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Review article - Peer-reviewed, 2018

Silage and haylage for horses

Muller, Cecilia Elisabeth


This review covers current understanding on the use of wrapped forages such as silage and haylage as forage sources in equine nutrition. Silage (dry-matter content <500 g per kg) generally have higher concentration of lactic acid and other fermentation products and has a lower pH compared to haylage (dry-matter content >500-840 g per kg), as the lack of water in haylage restricts fermentation. The differences in biochemical and microbial composition in forage conserved as silage, haylage and hay have not been reported to influence digestion or hindgut function in horses differently. Studies on equine intake and preference of forages conserved as silage, haylage or hay are scarce and contradictory; both low voluntary intake and preference for silage have been reported. Studies on aerobic storage stability of opened bales are few, but are needed, as daily forage consumption is often low on horse farms, which may increase the risk of aerobic deterioration of forage in opened bales before they have been fed. A high hygienic quality of wrapped forages for horses is crucial: (a) as mould spores may cause chronic respiratory disorders; (b) as mycotoxins may cause intoxications, skin problems, gastrointestinal disorders and reproduction failures; (c) as presence of Clostridium botulinum and its toxin botulin may cause fatal disease; and (d) as other microbes (e.g., Listeria monocytogenes) may cause illness in the horse. Further research is needed especially for systems of assessment of hygienic quality of haylage, and how to prolong aerobic storage stability in opened bales.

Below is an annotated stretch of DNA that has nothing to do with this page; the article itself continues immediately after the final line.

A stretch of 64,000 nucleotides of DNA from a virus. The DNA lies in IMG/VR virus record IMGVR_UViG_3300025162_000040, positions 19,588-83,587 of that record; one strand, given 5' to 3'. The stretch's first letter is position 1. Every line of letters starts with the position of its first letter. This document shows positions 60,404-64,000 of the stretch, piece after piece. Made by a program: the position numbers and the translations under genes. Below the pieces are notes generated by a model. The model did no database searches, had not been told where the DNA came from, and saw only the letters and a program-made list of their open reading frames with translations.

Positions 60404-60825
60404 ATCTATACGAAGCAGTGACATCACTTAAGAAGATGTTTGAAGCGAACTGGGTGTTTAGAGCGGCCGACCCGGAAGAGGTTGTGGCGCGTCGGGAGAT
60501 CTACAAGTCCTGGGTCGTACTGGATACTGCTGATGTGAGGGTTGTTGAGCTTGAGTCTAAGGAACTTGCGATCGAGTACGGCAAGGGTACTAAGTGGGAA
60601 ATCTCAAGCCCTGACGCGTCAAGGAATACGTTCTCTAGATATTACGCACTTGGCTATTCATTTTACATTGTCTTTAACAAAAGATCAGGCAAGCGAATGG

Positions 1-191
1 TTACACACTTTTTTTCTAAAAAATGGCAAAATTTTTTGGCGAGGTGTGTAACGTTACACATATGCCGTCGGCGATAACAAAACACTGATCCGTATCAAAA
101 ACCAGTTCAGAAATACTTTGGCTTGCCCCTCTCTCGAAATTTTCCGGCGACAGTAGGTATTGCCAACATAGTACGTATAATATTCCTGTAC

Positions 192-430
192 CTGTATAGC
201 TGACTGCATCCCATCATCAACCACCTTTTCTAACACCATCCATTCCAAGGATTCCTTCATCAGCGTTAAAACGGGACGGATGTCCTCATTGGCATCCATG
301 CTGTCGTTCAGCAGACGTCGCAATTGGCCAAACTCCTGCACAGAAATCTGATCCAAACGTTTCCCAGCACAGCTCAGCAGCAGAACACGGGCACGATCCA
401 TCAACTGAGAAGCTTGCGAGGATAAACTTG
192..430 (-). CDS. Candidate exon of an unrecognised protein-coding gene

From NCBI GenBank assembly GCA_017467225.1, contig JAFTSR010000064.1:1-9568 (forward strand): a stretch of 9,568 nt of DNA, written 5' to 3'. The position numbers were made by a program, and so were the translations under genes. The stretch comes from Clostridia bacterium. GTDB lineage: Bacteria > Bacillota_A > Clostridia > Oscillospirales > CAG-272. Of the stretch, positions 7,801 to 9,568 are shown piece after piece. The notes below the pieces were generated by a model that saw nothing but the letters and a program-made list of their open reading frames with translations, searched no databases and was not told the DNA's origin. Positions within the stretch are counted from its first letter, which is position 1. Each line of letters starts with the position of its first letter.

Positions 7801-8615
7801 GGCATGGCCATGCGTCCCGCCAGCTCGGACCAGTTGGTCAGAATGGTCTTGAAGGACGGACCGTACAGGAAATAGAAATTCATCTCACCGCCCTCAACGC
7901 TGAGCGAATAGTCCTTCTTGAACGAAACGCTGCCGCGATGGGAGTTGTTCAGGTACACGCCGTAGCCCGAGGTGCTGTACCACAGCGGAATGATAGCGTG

ale; equine; forage; grass; hay; wrapped forage

Published in

Grass and Forage Science
2018, Volume: 73, number: 4, pages: 815-827